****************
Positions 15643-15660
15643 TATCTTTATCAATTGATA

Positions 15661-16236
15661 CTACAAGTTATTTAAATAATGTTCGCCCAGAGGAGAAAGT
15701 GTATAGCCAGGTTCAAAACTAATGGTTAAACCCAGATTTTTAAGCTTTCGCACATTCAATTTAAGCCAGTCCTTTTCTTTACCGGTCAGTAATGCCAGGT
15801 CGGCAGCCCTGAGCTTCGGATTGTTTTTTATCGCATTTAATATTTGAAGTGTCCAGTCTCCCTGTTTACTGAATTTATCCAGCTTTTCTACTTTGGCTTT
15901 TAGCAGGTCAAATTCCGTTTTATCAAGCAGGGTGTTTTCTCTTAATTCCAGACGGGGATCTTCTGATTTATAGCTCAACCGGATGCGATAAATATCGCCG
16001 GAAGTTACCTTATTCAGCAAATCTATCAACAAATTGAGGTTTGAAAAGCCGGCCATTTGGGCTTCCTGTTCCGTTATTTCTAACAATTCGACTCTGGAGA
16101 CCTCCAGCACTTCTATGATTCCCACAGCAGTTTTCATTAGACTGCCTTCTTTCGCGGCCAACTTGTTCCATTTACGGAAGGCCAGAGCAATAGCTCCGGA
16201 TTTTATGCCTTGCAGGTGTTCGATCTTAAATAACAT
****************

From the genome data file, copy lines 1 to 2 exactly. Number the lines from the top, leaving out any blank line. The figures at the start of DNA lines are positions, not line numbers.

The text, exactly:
Positions 15643-15660
15643 TATCTTTATCAATTGATA